This 'Twerk Aerobics' Class Made My Booty Tighter And My Dance Moves Better
It's no secret my ass is lagging compared to other black women.
I don't want a Nicki Minaj-sized donk or anything, but I feel self-conscious about the way my booty moves. It's no secret black people can inherently stay on beat. Trust me, I can two-step with the best of 'em. Still, I've never been that great at isolating my butt with Amber Rose's skill or wining my hips with island-gal perfection.
So, I figured why not level up my twerk game at a Twerk Aerobics class? The workout focuses on hip and butt movements to provide an hour-long, high-intensity cardio workout. Along with improving your twerk moves, the class is intended to make you feel sexy and self-assured.
A day before Twerk Aerobics, I was feeling pretty damn confident. Minus the Jameson, how different from a dance party could this class be? Brandon Coleman, my instructor, addressed me as a "Twerk Champion" in his intro email. He also wrote, "I can't get Rihanna's song 'Work' out of my head!"
As the class got closer, however, my initial excitement wore off. Sure, I wanted to tackle a few new twerk techniques, but I was still nervous about keeping up. I was unsure about my butt's twerk abilities. I refused to be out-twerked.
When I arrived to class at the Ripley Grier Studio, I made a beeline for the back of the room with my two friends. Yep, there were white girls there and we'd later find out they were good at this whole ass-shaking thing.
Brandon, head of our twerk team, greeted us with either a booty pat or a warm hug. He made it a point to give us all a boost of ass confidence. We started with a five-minute warm up to Future's "F*ck Up Some Commas," a song that melted away my ass anxieties.
I couldn't throw my hands up like I normally would, since I was too busy crouching low, booty popping and flexing my arms all at once. It felt a little silly at first, trying to bend and bounce my body into positions I'd never mastered. As we kept going, I was determined to make this workout work for me.
I traded glances with some of the other women in the class, a silent confirmation that we were all in this together. The veterans stood in the front, acting as a guide for the rest of us and slaying every bounce. A handful of us couldn't keep up with the ladies who probably attended the 60-minutes class religiously, but we offered one another encouragement.
After a light stretch, we moved onto more intricate, high-energy moves. We crawled across the floor, targeting our legs, lower abs and arms. We booty-popped our way through a few more upbeat songs, then arrived at the moment Brandon and I had both been waiting for: Rihanna.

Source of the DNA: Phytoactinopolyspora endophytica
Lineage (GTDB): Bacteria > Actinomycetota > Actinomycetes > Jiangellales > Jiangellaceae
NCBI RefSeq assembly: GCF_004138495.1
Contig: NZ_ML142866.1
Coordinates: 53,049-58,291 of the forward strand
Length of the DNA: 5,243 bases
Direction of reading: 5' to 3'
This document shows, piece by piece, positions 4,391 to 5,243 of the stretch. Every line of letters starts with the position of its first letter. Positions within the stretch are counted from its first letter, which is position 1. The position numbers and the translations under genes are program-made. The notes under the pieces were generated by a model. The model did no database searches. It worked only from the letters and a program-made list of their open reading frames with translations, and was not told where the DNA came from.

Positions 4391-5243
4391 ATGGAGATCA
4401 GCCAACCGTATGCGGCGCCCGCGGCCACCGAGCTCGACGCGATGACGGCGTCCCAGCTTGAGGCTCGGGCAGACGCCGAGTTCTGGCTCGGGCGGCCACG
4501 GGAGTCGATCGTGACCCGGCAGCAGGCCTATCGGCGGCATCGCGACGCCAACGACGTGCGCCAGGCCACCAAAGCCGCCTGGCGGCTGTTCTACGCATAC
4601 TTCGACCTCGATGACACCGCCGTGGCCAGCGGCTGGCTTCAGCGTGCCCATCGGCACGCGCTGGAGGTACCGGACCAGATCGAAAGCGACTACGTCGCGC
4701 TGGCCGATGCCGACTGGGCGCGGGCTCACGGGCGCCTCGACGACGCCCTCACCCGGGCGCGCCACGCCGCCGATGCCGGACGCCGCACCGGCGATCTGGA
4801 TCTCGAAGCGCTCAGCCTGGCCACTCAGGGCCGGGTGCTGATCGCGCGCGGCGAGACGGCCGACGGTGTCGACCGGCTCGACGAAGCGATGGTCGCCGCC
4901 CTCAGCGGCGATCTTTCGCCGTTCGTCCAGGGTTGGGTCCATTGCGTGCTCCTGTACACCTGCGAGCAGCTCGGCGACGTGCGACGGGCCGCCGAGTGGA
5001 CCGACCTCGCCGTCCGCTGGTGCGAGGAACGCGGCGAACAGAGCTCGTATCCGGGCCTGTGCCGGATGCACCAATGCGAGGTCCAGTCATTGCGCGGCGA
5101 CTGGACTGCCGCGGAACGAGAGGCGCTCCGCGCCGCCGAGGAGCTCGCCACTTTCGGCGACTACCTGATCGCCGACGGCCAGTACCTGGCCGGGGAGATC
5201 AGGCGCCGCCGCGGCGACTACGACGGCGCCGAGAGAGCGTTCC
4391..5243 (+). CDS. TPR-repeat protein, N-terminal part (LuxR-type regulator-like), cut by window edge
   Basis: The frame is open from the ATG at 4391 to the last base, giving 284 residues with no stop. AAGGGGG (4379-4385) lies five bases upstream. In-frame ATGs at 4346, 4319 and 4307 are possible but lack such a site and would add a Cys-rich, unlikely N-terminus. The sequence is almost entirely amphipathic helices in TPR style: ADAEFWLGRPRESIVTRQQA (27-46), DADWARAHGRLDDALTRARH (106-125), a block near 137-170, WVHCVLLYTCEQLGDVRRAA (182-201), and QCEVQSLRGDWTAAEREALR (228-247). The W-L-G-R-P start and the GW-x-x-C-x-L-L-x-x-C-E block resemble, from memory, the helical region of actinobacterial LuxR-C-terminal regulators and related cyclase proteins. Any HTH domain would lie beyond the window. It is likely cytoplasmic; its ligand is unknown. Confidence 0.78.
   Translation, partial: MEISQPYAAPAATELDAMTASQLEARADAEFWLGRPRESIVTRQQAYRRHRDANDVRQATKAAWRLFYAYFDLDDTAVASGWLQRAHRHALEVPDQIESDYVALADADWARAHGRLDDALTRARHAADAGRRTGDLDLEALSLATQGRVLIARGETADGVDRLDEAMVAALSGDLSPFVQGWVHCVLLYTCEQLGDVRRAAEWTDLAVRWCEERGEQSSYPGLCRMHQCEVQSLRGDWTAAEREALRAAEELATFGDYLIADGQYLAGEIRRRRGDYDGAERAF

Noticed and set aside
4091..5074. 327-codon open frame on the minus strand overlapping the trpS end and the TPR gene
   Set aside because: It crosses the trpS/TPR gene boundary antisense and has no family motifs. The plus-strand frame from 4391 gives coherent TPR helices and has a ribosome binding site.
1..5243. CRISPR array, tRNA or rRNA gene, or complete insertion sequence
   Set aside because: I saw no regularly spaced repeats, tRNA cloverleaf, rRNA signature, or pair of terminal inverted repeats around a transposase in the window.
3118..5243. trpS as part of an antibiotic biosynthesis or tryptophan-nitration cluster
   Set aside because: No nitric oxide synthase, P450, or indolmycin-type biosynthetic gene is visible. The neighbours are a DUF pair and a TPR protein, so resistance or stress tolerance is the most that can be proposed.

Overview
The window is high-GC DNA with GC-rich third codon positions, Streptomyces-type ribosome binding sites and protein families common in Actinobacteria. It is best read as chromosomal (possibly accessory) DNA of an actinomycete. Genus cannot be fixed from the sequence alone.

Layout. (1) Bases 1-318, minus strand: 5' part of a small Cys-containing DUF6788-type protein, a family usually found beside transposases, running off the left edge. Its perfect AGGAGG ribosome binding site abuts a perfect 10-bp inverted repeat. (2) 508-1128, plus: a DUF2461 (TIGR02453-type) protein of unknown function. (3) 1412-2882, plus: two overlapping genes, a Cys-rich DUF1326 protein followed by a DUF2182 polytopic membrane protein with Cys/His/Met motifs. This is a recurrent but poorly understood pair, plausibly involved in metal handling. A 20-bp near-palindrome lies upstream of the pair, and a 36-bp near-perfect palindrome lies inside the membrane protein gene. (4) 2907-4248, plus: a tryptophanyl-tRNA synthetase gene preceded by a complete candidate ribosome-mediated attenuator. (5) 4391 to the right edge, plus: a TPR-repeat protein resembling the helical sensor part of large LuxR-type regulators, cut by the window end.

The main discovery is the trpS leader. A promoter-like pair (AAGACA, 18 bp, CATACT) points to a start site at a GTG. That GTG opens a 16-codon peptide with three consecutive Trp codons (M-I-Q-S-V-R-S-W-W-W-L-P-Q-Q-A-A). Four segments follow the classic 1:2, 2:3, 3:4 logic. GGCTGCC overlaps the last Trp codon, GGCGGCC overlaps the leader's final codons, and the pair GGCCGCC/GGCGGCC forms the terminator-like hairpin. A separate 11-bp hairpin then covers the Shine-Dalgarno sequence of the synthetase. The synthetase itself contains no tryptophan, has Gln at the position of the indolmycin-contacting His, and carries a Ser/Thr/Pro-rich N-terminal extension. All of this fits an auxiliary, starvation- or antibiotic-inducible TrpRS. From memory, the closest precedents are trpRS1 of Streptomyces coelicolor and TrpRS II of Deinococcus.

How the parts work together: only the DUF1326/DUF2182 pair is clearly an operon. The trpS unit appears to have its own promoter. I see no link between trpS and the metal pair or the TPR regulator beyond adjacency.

First up was "Needed Me," a dark, bass-heavy tune from RiRi's new album. The sexy song slowed down the pace and gave me a chance to practice perfecting my wine. Let me tell you, it was a shining moment for me. In my mind, I was re-enacting RiRi's dance solo.
I finally just let my body find the groove, releasing any stiffness I'd felt. Sure, my back muscles are paying for all of that gyrating today, but I improved my isolations in the process.
Then, "Work" came on and, seriously, I was too busy vibing out to remember what I learned during those three minutes. Once Rae Sremmurd's "Throw Sum Mo" came blaring through the speakers, my laser focus returned. We learned complicated cheer-esque choreo, which involved a high jump and split all while throwing our asses in a circle. I was dripping sweat in my nether regions by the end.
By the end of class, I was beat, but glad I'd put my booty to the test. I pulled Brandon aside to show me some twerk exercises I could practice at home to control my derriere and show up veteran twerkers at the club.
Though mainstream culture appropriated twerking, the dance is still often seen as scandalous or dirty. Even though we're generations away from its African origins, the booty-bouncing, thigh-spreading dance style is provocative and empowering.
We never broke out into Mapouka dance, but Brandon took a brief moment to honor his southern roots and "big up" the celebration of twerking there. Like Beyoncé's hot sauce and negro nose, twerking is a deep-rooted part of black culture. This particular style of dance is so normalized that we sometimes forget it can double as a legitimate health benefit.
Plus, I had way more fun that I expected. If I can feel this way every Wednesday night, sign me up.